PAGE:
I guess it must have been pretty darn obvious to the average American, and thus the folks at the comic strip syndicates, that the USA was going to get into World War II well ahead of our actual entry into the conflict. I say that because it is quite astounding how, starting around 1940, the syndicates began to roll out their military strips en masse.
Take for example Draftie. It debuted on January 27 1941, eleven months before Pearl Harbor. And I don’t think I’m far off-base if I say that a strip about a couple of raw Army recruits would not have found many takers in, say, 1937. But by January 1941 Americans generally knew it was just a matter of time, and our comic strips were ready to reflect that. You might say that our newspapers’ comic strip pages went onto a war-time stance well before reality finally kicked in.
Draftie paired up well-established radio and comic strip writer Paul Fogarty with accomplished cartoonist Bill Juhre. For some reason, Juhre signed himself ‘Pony Proehl’on the strip at first.* Well, actually not quite — Juhre mistakenly signed his own name on the first Sunday (oops!). Otherwise, though, Proehl got the art credit through June of 1941, and Juhre did not begin to sign the strip until far into the run, on 9/12/1943. (A footnote — Len Dworkins said he ghosted the art for about six months in 1942).
The credits on Draftie are made even more interesting by an apparent mistake in Dave Strickler’s E&P index. He credits Loren Wiley on the strip in 1942-43, and this information has been popping up in various places around the web, and even wormed its way into my book, I’m very sorry to admit. Only one problem with that credit — there were no E&P syndicate directories in 1942 and 1943, so how could that credit be there? As far as I can tell, Loren Wiley, whoever he is, is a typo of Strickler’s. I’m very glad to put that error to rest, and I hope the folks around the web who refer to this person will update their information accordingly.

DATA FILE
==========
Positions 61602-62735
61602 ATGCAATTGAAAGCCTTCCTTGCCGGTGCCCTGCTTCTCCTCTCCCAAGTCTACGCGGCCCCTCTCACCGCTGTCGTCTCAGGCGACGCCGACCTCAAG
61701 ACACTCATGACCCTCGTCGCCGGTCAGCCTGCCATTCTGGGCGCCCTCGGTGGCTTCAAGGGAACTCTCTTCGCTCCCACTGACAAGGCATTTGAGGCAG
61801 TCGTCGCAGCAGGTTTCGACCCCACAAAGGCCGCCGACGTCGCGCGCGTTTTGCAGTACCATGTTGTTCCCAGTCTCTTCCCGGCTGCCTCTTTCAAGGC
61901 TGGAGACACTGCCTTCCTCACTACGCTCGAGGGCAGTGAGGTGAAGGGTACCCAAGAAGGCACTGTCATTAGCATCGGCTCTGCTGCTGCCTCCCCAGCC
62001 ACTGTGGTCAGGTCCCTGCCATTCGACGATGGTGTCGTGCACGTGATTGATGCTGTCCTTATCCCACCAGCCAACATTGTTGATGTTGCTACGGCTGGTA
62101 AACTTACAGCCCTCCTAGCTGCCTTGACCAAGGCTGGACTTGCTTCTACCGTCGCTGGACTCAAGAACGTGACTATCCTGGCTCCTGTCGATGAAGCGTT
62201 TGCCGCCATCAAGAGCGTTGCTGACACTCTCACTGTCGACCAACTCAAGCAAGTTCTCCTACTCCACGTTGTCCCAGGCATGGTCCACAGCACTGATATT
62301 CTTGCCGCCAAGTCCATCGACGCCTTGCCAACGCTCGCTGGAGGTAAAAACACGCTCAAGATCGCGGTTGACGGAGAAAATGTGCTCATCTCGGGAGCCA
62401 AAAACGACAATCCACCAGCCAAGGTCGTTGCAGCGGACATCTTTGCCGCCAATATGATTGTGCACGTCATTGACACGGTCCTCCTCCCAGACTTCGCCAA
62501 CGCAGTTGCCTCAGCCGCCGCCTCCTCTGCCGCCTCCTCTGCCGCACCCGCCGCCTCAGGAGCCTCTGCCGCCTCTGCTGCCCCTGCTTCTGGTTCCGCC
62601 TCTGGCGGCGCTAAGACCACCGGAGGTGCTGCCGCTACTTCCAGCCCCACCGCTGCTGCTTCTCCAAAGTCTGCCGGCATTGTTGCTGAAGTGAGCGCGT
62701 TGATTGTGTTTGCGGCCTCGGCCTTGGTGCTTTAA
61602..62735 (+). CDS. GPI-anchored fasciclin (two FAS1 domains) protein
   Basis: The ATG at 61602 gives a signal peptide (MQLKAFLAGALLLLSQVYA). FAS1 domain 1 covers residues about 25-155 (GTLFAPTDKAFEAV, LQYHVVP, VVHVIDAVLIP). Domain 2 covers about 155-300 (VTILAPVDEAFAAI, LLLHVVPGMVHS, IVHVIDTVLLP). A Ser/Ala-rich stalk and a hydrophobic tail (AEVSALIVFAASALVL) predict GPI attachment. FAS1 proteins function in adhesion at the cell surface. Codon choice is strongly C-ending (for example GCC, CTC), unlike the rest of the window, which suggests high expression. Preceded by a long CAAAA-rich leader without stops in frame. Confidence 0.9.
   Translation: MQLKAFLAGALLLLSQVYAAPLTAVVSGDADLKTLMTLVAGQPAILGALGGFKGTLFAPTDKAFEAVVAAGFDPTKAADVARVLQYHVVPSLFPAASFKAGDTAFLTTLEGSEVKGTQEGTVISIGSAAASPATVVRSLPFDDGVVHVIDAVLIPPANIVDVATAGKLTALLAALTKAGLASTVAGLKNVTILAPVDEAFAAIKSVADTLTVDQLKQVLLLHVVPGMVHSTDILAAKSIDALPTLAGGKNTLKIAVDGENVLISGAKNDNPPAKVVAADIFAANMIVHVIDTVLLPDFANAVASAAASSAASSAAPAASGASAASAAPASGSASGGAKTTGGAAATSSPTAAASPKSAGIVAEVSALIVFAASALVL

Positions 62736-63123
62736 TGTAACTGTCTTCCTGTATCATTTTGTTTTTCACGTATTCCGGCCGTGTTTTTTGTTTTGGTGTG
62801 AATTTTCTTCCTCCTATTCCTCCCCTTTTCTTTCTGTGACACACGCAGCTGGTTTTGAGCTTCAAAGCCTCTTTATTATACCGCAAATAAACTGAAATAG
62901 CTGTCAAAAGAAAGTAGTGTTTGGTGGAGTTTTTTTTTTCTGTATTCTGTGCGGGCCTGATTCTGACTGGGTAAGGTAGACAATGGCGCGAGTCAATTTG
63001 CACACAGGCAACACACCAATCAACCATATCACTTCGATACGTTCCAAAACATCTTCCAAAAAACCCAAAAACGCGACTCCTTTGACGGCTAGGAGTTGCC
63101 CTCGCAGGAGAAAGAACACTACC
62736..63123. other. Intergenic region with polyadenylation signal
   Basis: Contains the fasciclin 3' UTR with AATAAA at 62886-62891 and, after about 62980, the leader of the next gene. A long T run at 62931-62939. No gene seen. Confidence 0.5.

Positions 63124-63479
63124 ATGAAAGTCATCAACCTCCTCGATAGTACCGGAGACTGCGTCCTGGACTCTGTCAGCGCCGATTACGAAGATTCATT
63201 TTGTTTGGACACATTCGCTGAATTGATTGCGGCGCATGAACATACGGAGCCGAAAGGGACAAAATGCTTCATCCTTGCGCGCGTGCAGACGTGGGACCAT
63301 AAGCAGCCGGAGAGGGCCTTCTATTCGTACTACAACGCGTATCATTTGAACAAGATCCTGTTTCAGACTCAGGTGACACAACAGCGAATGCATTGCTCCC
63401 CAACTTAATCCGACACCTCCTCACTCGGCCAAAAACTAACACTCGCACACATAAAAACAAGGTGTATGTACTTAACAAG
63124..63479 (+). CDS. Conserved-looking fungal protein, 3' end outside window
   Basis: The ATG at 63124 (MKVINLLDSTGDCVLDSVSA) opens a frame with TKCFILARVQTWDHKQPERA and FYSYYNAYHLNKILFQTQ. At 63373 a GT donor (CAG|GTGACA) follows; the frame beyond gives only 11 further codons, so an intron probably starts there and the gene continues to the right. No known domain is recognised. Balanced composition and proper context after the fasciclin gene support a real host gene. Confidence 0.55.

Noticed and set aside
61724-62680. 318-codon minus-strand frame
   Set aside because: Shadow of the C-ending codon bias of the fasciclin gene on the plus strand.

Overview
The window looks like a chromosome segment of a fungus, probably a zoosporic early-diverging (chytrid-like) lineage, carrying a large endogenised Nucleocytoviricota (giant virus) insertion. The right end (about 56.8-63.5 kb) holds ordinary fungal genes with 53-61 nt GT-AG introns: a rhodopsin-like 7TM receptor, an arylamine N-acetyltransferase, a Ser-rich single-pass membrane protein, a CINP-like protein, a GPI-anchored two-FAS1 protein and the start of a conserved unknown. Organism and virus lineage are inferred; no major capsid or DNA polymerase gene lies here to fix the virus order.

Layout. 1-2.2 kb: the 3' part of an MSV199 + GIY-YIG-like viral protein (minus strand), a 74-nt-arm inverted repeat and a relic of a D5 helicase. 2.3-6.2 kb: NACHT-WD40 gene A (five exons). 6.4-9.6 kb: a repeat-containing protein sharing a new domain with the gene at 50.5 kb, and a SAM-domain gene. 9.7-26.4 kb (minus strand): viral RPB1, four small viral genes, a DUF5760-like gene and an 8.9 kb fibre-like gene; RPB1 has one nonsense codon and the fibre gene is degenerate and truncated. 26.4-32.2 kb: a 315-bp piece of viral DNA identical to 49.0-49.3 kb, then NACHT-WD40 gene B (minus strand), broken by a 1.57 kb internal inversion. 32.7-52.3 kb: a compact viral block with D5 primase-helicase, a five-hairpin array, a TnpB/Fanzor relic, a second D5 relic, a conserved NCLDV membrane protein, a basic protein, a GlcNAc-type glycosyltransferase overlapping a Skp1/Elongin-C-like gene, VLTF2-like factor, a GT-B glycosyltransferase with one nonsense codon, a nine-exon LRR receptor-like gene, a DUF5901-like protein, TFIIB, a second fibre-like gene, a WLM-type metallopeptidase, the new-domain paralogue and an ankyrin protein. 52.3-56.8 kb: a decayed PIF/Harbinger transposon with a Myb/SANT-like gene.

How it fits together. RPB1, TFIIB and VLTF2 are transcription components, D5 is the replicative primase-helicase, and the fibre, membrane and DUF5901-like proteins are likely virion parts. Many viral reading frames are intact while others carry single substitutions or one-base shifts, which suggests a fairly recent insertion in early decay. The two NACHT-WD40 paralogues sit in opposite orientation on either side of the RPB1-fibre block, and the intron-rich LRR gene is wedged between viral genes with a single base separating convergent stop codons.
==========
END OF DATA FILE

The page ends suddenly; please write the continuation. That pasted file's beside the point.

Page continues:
Draftie concerns a couple of privates, Lem the country bumpkin and Oinie the Brooklyn-bred wiseacre, as a pair of completely mismatched but devoted best buddies. When the war came, there was an uncomfortably long time lag before the boys caught on. This, of course, is because newspaper cartoonists are generally working 6-8 weeks in advance. Once the boys got into the war, though, the comedy vied with drama, especially in the dailies. The boys shipped out to the south seas, and while the stories still allowed the boys to be their loveable half-witted selves, they were also fighting for Uncle Sam and doing more than their share (usually inadvertently) to help win the war.
As the strip continued, the title seemed less and less apt, and so it was officially changed to Lem And Oinie on October 1 1944.
After the war, the strip tried to hold the interest of returning GI’s by chronicling the travails of Lem and Oinie as they adjusted back to civilian life. There were so many strips trying to remain relevant in the same situation, though, that the goofy duo were fighting their first and last losing battle. The strip managed to soldier on until May 5 1946, when the boys were permanently discharged from the newspaper comics pages.
* That intrepid ink-slinger-tracker-downer Alex Jay tells me that there was an illustrator named Paul Proehl working in Chicago at this time, which also happens to be where Juhre was based in this era. Maybe this Proehl fellow was the original artist on the strip, but I really don’t think so. The style on Draftie appears to be that of Juhre from start to finish. Maybe Juhre was contractually unable to take credit on the strip at this time, and so played a little practical joke on his friend, Mr. Proehl?